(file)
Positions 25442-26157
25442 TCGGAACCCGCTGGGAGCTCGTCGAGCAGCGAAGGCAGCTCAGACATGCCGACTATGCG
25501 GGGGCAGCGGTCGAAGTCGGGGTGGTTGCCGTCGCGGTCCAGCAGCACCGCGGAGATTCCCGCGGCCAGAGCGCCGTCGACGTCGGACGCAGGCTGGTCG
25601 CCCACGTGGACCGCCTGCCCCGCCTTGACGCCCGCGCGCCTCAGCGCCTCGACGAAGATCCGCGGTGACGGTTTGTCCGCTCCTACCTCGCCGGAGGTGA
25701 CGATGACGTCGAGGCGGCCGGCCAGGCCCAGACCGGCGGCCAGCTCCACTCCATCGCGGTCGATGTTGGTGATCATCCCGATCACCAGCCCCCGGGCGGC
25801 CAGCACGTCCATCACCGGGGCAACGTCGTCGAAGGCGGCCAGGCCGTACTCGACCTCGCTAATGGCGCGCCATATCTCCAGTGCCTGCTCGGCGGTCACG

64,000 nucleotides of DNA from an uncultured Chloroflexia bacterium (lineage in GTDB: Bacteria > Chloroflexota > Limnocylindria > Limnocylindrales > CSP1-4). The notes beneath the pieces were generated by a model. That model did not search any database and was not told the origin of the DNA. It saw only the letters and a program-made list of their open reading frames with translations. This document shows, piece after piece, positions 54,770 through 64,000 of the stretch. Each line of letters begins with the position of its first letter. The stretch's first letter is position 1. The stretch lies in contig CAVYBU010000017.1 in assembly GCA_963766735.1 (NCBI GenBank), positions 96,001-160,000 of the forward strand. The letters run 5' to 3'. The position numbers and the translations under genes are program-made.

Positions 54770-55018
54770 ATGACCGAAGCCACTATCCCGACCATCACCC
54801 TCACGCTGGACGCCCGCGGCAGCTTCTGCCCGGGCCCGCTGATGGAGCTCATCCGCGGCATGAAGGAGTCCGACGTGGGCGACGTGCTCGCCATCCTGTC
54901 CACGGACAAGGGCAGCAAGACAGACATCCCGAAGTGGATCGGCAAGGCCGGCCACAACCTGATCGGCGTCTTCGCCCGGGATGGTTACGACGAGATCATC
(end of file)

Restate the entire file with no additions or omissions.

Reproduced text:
Positions 25442-26157
25442 TCGGAACCCGCTGGGAGCTCGTCGAGCAGCGAAGGCAGCTCAGACATGCCGACTATGCG
25501 GGGGCAGCGGTCGAAGTCGGGGTGGTTGCCGTCGCGGTCCAGCAGCACCGCGGAGATTCCCGCGGCCAGAGCGCCGTCGACGTCGGACGCAGGCTGGTCG
25601 CCCACGTGGACCGCCTGCCCCGCCTTGACGCCCGCGCGCCTCAGCGCCTCGACGAAGATCCGCGGTGACGGTTTGTCCGCTCCTACCTCGCCGGAGGTGA
25701 CGATGACGTCGAGGCGGCCGGCCAGGCCCAGACCGGCGGCCAGCTCCACTCCATCGCGGTCGATGTTGGTGATCATCCCGATCACCAGCCCCCGGGCGGC
25801 CAGCACGTCCATCACCGGGGCAACGTCGTCGAAGGCGGCCAGGCCGTACTCGACCTCGCTAATGGCGCGCCATATCTCCAGTGCCTGCTCGGCGGTCACG

64,000 nucleotides of DNA from an uncultured Chloroflexia bacterium (lineage in GTDB: Bacteria > Chloroflexota > Limnocylindria > Limnocylindrales > CSP1-4). The notes beneath the pieces were generated by a model. That model did not search any database and was not told the origin of the DNA. It saw only the letters and a program-made list of their open reading frames with translations. This document shows, piece after piece, positions 54,770 through 64,000 of the stretch. Each line of letters begins with the position of its first letter. The stretch's first letter is position 1. The stretch lies in contig CAVYBU010000017.1 in assembly GCA_963766735.1 (NCBI GenBank), positions 96,001-160,000 of the forward strand. The letters run 5' to 3'. The position numbers and the translations under genes are program-made.

Positions 54770-55018
54770 ATGACCGAAGCCACTATCCCGACCATCACCC
54801 TCACGCTGGACGCCCGCGGCAGCTTCTGCCCGGGCCCGCTGATGGAGCTCATCCGCGGCATGAAGGAGTCCGACGTGGGCGACGTGCTCGCCATCCTGTC
54901 CACGGACAAGGGCAGCAAGACAGACATCCCGAAGTGGATCGGCAAGGCCGGCCACAACCTGATCGGCGTCTTCGCCCGGGATGGTTACGACGAGATCATC